# Uniform convergence of $f_n(x)$

Given a sequence of functions $$f_n(x)={{(x-1)^n}\over{1+x^n}} \arctan({n^{x-1}}).$$
I have studied its pointwise convergence and I found as set of convergence $$E=[0,+\infty)$$ and as limit function the null function.
But I have a problem with the uniform convergence: how can I calculate $$\;\sup|f_n(x)|\;$$ in $$E?$$

• There is no $y$-dependence in the function. Is this intentional or a typo? – Klaus Feb 8 at 12:38

There is no need to compute the maximum (or minimum) of $$f_n$$; it is enough to have inequalities. We have $$|f_n(x)|\le\frac\pi2\,\frac{|x-1|^n}{1+x^n}\le\frac\pi2\,\,\Bigl|1-\frac1x\Bigr|^n\quad\forall x\ge0.$$ Let $$A>3/2$$. If $$3/4\le x\le A$$, then $$|f_n(x)|\le\frac\pi2\,\Bigl|1-\frac1A\Bigr|^n,$$ proving that $$f_n$$ converges uniformly to $$0$$ on $$[3/4,A]$$.

Let's treat now the case $$0\le x\le3/4$$. Then $$n^{x-1}\le n^{-1/4}$$, $$\arctan(n^{x-1})\le n^{-1/4}$$ and $$|f_n(x)|\le n^{-1/4}$$, proving uniform convergence on $$[0,3/4]$$.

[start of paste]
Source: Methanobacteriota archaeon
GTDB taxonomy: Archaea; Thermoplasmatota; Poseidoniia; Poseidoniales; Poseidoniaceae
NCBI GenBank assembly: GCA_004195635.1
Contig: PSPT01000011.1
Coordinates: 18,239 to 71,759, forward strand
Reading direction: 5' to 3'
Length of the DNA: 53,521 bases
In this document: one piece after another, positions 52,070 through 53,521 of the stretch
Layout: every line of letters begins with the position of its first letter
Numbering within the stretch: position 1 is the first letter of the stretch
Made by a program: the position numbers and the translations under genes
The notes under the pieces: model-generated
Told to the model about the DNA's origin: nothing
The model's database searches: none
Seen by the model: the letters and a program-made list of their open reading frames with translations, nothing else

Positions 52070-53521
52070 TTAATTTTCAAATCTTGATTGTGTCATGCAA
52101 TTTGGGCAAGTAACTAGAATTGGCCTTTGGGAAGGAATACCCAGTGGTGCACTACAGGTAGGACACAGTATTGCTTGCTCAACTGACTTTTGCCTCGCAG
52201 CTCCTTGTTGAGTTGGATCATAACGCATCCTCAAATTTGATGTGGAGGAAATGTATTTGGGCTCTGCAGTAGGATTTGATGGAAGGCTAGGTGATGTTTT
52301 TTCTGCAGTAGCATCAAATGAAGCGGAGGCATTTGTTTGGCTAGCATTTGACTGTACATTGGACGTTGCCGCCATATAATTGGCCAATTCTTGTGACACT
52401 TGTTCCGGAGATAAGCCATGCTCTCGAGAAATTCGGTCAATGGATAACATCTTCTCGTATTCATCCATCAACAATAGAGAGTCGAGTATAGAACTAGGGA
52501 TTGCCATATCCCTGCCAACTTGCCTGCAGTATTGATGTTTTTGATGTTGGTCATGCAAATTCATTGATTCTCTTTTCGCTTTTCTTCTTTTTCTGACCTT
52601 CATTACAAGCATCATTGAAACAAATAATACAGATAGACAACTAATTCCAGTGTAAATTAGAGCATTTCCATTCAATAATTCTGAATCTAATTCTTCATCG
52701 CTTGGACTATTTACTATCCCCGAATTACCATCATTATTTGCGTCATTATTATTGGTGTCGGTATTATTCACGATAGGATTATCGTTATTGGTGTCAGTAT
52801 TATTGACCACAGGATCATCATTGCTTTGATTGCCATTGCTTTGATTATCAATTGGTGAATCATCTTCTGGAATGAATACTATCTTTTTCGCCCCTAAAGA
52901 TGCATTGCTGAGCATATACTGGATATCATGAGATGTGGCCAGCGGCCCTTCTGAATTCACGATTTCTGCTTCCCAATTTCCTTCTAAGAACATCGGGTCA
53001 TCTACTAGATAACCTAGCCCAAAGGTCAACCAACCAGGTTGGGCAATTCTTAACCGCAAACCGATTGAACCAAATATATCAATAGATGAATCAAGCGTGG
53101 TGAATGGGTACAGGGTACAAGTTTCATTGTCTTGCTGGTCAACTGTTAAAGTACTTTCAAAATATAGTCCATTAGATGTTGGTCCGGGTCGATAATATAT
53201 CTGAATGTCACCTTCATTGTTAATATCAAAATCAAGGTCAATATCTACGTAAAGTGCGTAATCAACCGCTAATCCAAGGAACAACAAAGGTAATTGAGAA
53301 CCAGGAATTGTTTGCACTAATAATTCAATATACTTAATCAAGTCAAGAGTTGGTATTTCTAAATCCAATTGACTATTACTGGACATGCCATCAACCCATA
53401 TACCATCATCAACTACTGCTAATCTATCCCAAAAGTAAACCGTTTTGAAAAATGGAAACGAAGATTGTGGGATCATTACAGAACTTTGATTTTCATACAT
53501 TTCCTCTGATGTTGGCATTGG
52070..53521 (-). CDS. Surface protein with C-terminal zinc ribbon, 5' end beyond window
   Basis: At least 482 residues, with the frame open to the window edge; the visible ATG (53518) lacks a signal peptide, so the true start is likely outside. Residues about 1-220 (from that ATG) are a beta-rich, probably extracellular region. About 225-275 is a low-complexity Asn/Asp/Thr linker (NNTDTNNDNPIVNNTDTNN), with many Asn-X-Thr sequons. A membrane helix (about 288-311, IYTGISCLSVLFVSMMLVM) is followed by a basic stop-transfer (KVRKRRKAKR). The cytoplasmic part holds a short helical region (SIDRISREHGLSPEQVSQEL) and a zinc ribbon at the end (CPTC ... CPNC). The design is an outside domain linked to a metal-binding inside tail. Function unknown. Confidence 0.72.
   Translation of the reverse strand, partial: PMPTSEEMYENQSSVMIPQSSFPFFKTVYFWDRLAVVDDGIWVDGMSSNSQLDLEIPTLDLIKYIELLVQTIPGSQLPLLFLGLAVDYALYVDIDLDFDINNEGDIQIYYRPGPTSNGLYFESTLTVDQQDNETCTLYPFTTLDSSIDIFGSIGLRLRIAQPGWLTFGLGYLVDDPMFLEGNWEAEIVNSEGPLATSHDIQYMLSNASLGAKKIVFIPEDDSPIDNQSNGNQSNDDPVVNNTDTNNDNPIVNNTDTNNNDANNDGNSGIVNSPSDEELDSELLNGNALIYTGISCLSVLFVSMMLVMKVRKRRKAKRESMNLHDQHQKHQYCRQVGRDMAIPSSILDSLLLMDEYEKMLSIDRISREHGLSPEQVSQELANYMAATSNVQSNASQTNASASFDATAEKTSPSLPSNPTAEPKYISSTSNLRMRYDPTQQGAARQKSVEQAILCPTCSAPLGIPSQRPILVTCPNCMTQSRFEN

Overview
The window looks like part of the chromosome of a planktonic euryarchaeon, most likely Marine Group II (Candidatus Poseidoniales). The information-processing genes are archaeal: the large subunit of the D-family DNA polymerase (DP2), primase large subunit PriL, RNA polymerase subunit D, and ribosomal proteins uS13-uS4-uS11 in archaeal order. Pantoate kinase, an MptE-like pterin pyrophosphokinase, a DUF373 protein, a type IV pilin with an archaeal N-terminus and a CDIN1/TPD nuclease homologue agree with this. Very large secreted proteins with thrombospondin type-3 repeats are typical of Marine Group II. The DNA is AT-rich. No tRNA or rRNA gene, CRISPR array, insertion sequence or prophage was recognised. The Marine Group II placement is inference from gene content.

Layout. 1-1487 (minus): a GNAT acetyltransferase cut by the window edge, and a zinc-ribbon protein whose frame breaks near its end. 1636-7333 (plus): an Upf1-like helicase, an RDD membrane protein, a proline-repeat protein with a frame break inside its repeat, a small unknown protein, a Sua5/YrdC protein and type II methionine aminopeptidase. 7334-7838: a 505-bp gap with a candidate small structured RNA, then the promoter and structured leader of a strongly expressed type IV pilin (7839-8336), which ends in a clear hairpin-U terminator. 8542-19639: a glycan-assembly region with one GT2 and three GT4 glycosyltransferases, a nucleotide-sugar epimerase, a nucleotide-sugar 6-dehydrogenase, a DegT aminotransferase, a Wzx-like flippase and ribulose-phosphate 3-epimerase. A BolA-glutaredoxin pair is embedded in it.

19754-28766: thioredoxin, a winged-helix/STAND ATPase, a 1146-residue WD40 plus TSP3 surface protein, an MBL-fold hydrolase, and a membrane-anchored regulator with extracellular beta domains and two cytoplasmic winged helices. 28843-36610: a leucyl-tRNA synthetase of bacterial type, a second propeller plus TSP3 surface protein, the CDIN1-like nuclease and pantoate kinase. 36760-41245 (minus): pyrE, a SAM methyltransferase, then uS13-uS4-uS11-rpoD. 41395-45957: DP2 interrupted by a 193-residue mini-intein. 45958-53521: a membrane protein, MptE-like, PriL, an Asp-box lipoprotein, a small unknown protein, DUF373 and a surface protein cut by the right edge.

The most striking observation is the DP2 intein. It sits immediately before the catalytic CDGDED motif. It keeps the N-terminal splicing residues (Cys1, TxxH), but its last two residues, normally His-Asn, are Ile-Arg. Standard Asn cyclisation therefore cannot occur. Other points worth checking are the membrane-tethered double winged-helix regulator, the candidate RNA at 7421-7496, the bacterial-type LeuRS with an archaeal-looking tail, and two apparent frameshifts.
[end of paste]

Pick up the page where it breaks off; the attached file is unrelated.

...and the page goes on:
What happens on $$[0,\infty)$$? The convergence is not uniform. To prove it, we bound from below $$f_n(n)$$, $$n\in\Bbb N$$. First of all, $$\arctan(n^{n-1})\ge \pi/4$$ for all $$n\in\Bbb N$$. Next, $$\frac{|n-1|^n}{1+n^n}\ge\frac{|n-1|^n}{2\,n^n}=\frac12\,\Bigl|1-\frac1n\Bigr|^n\to\frac1e>0.$$ This shows that $$f_n(n)\ge c$$ for some constant $$c>0$$, proving that $$f_n$$ does not converge uniformly to $$0$$ on $$[0,\infty)$$.

• It seems to me that the proposed argument is not enough. To conclude that $\left|1-\frac1A\right|^n\rightarrow 0$ as $n\rightarrow +\infty$ you must have $\left|1-\frac1A\right|<1$, that holds if and only if $A>\frac 12$. Thus the proposed estimate shows uniform convergence in $\left[\frac 12 +\delta, \frac 12 + \delta'\right]$ for all $\delta>0$ and $\delta'>\delta$. An extra effort is needed to prove uniform convergence on $[0,\delta]$ for every $\delta>0$. – AlessioDV Feb 8 at 17:19
• @AlessioDV Oops! You are right. I will modify my argument. – Julián Aguirre Feb 8 at 17:26
• Great answer, i was giving a generic response without trying to solve it . There is indeed no need to compute the maximum – Milan Feb 8 at 17:27

In general you can find the supremum of function by finding its maximum.I dont recommend differentiating the whole function.

You should use the fact that $$arctan$$ is bounded by $$\pi/2$$. Then find $$max$$ of $${{(x-1)^n}\over{1+x^n}}$$ ( the maximum will be a function of n).

[ By multiplying $$\pi/2$$ and $$max$$ you might get something that is bigger than the actual but it doesnt because matter $$\pi/2$$ can get infront of $$lim$$.]